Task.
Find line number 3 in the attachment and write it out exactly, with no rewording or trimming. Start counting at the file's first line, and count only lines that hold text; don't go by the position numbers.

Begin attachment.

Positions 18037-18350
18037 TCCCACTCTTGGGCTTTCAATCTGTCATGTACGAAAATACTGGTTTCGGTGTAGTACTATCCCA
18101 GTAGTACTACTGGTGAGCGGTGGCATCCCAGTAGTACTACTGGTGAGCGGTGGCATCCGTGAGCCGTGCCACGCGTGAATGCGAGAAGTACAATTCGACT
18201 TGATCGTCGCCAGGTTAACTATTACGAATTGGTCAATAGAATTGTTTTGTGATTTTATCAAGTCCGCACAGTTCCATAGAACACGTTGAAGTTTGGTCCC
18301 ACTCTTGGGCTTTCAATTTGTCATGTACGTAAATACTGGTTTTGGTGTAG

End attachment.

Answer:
18101 GTAGTACTACTGGTGAGCGGTGGCATCCCAGTAGTACTACTGGTGAGCGGTGGCATCCGTGAGCCGTGCCACGCGTGAATGCGAGAAGTACAATTCGACT